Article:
The Scientist

» misconduct and culture

Most Recent

image: This is Your Brain on Art

This is Your Brain on Art

By | September 1, 2016

Nobel Laureate Eric Kandel talks about how our brains perceive and understand works of art.

1 Comment

In Chapter 13, “Why Is Reductionism Successful in Art?” author Eric Kandel explores what about abstract art challenges the human brain.

1 Comment

image: How Art Can Inform Brain Science, and Vice Versa

How Art Can Inform Brain Science, and Vice Versa

By | September 1, 2016

Reductionism may be the key to bridging the gap between the humanities and the sciences.

0 Comments

image: Notable Science Quotes

Notable Science Quotes

By | September 1, 2016

Sensory discoveries, open-access publishing, and candidates on climate changes

1 Comment

image: Popular Tumor Cell Line Contaminated

Popular Tumor Cell Line Contaminated

By | August 31, 2016

A commercially available glioblastoma cell line appears to be from a different source than its stated origins.

0 Comments

A former Mount Sinai School of Medicine faculty member shot the institution’s dean, The New York Times reports. 

0 Comments

image: Seven More Retractions for Cancer Researcher

Seven More Retractions for Cancer Researcher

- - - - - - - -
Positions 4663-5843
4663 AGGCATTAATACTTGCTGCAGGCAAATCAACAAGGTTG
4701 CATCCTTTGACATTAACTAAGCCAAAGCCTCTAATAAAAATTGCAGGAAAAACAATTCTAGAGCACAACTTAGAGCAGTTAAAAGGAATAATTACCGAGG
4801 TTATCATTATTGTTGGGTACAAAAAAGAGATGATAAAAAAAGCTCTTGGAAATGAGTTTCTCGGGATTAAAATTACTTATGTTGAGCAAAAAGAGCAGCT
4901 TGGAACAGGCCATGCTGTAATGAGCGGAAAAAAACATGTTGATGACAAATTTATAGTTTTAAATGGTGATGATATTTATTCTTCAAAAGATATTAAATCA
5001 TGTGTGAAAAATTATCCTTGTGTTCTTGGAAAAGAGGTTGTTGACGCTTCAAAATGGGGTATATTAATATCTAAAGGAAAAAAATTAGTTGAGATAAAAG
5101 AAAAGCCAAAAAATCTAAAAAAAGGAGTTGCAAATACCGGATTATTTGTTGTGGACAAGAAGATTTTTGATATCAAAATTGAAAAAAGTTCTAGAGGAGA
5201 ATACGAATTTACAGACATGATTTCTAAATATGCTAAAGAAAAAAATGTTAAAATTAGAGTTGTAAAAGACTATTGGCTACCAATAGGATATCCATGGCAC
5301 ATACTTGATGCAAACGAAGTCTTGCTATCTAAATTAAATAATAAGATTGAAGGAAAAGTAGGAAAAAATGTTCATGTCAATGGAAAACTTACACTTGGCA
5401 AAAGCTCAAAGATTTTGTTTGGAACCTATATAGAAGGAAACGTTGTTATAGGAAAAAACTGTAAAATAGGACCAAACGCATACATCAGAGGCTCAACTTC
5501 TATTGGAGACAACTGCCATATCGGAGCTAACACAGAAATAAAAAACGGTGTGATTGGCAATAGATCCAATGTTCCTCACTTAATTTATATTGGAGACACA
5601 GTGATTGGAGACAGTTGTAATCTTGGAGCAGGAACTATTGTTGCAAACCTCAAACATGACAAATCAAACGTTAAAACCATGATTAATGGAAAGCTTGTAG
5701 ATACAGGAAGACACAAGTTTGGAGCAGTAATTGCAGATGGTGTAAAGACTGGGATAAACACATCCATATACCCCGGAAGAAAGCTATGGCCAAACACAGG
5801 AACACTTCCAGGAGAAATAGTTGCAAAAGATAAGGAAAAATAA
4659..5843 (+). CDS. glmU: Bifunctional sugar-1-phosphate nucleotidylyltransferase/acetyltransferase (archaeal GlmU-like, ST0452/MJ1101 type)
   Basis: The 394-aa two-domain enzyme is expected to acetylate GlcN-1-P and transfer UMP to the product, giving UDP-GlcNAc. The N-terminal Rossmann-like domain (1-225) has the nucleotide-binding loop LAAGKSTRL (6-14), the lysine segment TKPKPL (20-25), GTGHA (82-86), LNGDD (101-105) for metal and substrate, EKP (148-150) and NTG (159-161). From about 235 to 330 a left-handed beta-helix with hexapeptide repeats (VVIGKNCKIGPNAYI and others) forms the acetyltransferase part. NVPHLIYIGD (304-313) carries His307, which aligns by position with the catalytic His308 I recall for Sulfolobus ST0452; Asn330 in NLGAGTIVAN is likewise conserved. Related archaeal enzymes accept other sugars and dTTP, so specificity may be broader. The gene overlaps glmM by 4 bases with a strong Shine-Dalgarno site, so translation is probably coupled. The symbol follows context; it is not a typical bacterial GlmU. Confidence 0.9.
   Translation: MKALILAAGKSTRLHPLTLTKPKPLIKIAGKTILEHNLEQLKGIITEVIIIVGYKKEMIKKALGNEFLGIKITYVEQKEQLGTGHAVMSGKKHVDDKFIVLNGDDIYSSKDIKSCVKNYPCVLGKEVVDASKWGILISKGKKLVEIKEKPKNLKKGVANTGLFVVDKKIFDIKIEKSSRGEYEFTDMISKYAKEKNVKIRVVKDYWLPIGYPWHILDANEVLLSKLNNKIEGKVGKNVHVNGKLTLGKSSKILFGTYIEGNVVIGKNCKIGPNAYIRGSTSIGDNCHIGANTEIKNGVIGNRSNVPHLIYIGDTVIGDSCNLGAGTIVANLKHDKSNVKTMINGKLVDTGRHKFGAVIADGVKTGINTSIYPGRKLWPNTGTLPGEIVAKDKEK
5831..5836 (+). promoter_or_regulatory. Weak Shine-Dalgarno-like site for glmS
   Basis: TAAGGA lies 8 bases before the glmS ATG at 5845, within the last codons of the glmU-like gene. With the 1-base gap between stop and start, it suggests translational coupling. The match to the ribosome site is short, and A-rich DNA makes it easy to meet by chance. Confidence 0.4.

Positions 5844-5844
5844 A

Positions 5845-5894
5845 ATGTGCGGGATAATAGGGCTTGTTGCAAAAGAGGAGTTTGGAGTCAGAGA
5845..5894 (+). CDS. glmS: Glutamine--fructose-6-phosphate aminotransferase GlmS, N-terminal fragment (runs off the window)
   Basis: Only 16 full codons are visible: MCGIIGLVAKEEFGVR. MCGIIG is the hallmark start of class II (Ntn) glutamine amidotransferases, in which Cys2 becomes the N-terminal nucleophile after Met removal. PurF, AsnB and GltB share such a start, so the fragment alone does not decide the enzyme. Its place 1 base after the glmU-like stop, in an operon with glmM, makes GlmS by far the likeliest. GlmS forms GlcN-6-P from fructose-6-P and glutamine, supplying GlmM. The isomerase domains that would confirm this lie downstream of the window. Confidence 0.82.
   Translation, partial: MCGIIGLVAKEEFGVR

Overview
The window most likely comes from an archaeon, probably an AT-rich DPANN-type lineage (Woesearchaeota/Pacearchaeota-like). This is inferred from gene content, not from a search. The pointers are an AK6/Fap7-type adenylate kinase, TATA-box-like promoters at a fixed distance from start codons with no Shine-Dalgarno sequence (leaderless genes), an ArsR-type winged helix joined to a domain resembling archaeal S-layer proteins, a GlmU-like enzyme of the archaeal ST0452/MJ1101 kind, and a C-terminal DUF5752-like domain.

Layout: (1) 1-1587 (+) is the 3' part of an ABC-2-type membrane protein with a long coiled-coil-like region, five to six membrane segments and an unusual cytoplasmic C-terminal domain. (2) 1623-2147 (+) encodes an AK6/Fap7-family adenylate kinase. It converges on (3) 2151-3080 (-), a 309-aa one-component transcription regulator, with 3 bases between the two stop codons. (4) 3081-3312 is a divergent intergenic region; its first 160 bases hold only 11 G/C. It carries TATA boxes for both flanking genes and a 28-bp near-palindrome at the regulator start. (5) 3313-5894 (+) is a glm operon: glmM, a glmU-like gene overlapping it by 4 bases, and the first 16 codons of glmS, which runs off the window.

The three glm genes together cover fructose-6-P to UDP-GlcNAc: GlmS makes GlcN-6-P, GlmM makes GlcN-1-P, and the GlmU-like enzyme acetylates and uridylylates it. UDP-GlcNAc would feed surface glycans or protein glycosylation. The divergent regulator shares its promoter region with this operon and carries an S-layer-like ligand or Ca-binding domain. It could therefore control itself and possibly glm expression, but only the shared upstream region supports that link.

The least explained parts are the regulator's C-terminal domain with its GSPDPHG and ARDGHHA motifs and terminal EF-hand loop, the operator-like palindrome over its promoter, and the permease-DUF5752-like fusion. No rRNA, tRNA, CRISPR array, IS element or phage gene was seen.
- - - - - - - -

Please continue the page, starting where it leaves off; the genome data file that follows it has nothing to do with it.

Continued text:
By | August 10, 2016

All of the papers had been published in the Journal of Biological Chemistry.

1 Comment

image: Book Excerpt from <em>Seven Skeletons</em>

Book Excerpt from Seven Skeletons

By | August 1, 2016

In Chapter 1, “The Old Man of La Chapelle: The Patriarch of Paleo,” author Lydia Pyne explains the public's evolving conception of the first complete Neanderthal skeleton found and described by scientists.

1 Comment

By ditching traditional agar-based media, two biochemists captured iconic images of Myxococcus in 1982.

0 Comments

image: Notable Science Quotes

Notable Science Quotes

By | August 1, 2016

Brexit's effect on science, melding disciplines, and more

0 Comments

Popular Now

  1. Thousands of Mutations Accumulate in the Human Brain Over a Lifetime
  2. Two Dozen House Republicans Do an About-Face on Tuition Tax
  3. Can Young Stem Cells Make Older People Stronger?
  4. Putative Gay Genes Identified, Questioned
    The Nutshell Putative Gay Genes Identified, Questioned

    A genomic interrogation of homosexuality turns up speculative links between genetic elements and sexual orientation, but researchers say the study is too small to be significant. 

FreeShip